Beginning this offseason, the rumblings that star forward Artemi Panarin did not want to re-sign with the Columbus Blue Jackets created the impression that a blockbuster trade was inevitable prior to the end of this season, when Panarin becomes an unrestricted free agent. That no longer appears to be the case. In the midst of another strong season for both Panarin and his team, the high-scoring winger is hoping to stay in Columbus through the end of the season, his agent, Dan Milstein, told TSN’s “Leafs Lunch” on Friday. Panarin is also reportedly opening up to the idea of an extension with the Blue Jackets.
Milstein stated that he and Panarin plan to meet over the All-Star break in late January to discuss the future. Part of that conversation will be about a potential long-term fit with the Blue Jackets. “He likes it in Columbus. They have a very good, young team…Management has been nothing but great to him. ... He wants to help the team to win the Stanley Cup,” Milstein said.
Panarin is a competitive player, and Milstein made it clear that last season’s early playoff exit bothered the all-world winger, and he hopes to lead the team deeper into the postseason this year. There is also the potential for a long-term fit in Columbus, as Milstein applauded the efforts of young center Pierre-Luc Dubois and said that Panarin has enjoyed playing alongside him this season. While Panarin leads the Jackets with 41 points, the sophomore centerman is not far behind with 32. The promise of that pairing moving forward could be a vital factor in Panarin’s decision.
However, other teams and their rosters will certainly be considered. Milstein was honest that he and Panarin will likely begin discussing his potential fits with other teams when they meet next month. Panarin, still just 27, will likely be the most sought-after forward on the free agent market if he opts to leave Columbus and could pick almost any team to play for given his unique skill set. It has previously been reported that Panarin prefers to play in a coastal metropolitan area, with many speculating that the three New York-area teams, all of whom are in comfortable salary-cap situations, are possible fits, while Boston, Florida, Carolina or one of the three California teams would also be logical landing spots. The competitive Panarin also wants a chance to win the Stanley Cup. Even though he will almost certainly sign a seven-year contract at a minimum and a lot can change in that time, teams’ recent success and talent pool moving forward will also weigh heavily on his decision. As Milstein stated, they believe that the Blue Jackets are one of those talented, young teams that will be a contender moving forward.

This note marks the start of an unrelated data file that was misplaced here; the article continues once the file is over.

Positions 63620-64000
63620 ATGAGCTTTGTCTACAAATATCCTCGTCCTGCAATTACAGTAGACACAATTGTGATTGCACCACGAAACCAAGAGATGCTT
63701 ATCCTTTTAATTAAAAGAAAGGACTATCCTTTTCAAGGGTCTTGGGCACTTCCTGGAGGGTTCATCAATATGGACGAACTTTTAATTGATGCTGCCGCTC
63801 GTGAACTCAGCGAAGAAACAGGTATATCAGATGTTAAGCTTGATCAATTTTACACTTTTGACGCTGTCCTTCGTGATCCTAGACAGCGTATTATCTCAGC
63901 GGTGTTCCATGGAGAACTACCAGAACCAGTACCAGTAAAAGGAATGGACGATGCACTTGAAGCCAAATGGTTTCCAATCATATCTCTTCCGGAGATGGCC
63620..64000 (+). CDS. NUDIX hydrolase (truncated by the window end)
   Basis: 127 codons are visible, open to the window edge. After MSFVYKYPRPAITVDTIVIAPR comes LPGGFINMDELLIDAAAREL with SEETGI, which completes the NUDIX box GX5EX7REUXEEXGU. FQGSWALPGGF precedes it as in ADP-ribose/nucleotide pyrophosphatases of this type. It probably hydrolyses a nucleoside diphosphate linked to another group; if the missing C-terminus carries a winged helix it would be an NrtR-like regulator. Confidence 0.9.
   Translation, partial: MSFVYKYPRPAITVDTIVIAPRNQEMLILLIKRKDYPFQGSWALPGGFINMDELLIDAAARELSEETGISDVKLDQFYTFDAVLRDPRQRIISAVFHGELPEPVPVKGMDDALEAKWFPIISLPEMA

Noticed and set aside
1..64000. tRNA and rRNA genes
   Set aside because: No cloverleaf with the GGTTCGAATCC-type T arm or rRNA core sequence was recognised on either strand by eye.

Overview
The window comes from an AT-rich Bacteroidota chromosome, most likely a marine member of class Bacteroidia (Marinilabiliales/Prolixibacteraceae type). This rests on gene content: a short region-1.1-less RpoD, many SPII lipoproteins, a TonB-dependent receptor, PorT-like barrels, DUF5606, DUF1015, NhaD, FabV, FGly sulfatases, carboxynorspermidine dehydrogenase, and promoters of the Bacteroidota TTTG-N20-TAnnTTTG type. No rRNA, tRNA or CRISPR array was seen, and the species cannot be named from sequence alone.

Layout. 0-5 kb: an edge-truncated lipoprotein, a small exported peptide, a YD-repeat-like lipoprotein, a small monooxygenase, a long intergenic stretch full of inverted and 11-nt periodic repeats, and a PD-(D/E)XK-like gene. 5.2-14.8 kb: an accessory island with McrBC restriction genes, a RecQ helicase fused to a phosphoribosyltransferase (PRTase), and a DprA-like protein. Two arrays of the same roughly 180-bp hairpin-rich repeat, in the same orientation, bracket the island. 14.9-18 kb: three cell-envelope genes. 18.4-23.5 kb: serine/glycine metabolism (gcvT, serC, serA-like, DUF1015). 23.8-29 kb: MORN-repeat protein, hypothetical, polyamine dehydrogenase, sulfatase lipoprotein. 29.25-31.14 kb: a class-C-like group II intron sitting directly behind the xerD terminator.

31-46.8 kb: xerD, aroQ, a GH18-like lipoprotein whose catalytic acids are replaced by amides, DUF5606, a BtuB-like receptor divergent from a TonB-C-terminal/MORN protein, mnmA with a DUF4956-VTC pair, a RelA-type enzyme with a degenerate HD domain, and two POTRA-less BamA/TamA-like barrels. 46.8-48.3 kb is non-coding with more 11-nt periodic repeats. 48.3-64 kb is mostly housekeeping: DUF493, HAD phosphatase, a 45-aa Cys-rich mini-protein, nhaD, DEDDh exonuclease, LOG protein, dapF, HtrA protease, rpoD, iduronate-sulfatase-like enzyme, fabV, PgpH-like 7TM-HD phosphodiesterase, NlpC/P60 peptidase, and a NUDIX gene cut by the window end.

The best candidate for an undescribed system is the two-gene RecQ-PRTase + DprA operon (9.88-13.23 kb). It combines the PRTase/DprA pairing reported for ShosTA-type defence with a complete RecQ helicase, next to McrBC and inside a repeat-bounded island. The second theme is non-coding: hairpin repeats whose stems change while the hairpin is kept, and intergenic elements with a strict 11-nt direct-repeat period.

One thing that will not affect Panarin’s decision is the future of Blue Jackets goaltender Sergei Bobrovsky, at least not in a personal sense. Although the two are good friends, Milstein said that “they are in no way going to be going as a package.” Bobrovsky appears to be headed for the free agent market, but his likely departure does not necessarily mean that Panarin will leave Columbus simply because his friend is gone. However, how the Jackets plan to handle the massive hole that Bobrovksy would leave in net will definitely be a part of Panarin’s calculations.
Whatever conclusions that Panarin and Milstein come to when the meet in January, if any, the fact remains that in the short-term Panarin is focused on winning with Columbus, and that is likely enough to convince Blue Jackets general manager Jarmo Kekalainen to hold on to his top scorer in hopes of making a title run. “Hopefully he’ll play through the end of the season, will help them get deep into the playoffs and perhaps help them win the Stanley Cup,” Milstein said, “That’s the immediate goal.” This should come as good news for Jackets fans, who can rest easy about their best player, at least until July 1.